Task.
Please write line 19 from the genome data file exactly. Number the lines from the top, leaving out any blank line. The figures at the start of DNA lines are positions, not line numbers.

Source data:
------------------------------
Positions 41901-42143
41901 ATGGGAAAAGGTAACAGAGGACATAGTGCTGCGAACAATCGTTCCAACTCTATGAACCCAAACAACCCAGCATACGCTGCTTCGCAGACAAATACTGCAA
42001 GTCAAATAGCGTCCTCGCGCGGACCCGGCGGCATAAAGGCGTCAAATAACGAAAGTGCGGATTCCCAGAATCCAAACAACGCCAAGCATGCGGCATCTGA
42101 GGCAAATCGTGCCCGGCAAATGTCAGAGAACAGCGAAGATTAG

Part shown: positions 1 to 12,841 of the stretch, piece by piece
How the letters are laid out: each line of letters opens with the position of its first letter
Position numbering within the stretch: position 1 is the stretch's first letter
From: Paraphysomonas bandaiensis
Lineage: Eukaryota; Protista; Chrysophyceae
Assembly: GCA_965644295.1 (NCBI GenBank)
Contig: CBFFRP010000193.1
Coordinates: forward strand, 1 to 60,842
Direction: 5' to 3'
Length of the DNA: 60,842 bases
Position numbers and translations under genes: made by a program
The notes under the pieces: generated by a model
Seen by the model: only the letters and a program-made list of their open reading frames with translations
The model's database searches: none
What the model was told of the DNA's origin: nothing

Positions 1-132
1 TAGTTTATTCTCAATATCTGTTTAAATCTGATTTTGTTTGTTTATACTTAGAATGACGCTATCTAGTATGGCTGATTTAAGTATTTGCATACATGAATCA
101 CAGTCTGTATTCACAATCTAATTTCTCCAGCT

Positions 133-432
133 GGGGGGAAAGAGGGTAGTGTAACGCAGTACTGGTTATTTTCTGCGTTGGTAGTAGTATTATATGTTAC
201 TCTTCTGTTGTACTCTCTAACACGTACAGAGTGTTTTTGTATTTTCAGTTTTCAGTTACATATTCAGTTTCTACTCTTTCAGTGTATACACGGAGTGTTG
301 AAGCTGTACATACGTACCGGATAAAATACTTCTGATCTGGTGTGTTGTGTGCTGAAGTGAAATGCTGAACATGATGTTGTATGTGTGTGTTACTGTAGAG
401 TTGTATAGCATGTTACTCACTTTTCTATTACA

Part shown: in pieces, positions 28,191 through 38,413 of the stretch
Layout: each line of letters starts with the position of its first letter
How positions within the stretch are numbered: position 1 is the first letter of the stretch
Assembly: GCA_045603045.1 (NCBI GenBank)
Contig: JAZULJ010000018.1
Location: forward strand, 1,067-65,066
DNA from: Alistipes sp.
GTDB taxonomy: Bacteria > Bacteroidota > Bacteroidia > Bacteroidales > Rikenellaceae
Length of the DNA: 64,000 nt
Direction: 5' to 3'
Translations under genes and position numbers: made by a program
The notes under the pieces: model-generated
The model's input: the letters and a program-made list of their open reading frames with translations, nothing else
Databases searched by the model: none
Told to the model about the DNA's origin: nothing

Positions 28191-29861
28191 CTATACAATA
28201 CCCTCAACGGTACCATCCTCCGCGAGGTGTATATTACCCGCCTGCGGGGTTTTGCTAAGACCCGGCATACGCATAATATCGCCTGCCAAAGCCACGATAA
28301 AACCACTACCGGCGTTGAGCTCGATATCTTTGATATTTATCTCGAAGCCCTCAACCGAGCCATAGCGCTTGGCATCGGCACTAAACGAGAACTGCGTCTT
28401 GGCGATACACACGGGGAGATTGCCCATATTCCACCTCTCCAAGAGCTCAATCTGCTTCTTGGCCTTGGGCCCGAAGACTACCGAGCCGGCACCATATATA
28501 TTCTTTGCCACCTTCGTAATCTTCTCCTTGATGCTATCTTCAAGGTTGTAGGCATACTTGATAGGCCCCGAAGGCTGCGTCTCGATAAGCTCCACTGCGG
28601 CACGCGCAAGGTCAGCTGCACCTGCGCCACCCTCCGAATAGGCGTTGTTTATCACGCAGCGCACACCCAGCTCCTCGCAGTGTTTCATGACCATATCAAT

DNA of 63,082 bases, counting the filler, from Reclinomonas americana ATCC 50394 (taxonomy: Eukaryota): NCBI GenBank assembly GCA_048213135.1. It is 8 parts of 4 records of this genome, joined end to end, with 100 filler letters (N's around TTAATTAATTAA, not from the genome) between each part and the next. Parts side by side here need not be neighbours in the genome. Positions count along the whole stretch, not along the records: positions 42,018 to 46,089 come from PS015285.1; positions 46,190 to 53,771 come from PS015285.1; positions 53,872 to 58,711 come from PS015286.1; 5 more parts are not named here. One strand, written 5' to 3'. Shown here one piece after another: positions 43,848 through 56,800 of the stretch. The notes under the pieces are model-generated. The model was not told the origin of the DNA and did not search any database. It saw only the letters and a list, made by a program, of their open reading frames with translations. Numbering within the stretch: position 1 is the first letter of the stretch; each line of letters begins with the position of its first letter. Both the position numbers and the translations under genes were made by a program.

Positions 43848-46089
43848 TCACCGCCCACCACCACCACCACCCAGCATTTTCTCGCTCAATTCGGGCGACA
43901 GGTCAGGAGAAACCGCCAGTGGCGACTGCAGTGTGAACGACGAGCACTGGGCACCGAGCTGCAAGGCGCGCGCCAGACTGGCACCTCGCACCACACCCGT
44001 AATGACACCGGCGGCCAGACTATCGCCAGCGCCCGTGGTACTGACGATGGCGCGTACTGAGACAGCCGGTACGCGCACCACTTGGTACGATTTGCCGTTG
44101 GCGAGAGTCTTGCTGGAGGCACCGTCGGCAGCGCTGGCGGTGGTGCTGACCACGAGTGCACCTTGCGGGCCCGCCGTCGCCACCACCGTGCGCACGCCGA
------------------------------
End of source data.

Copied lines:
What the model was told of the DNA's origin: nothing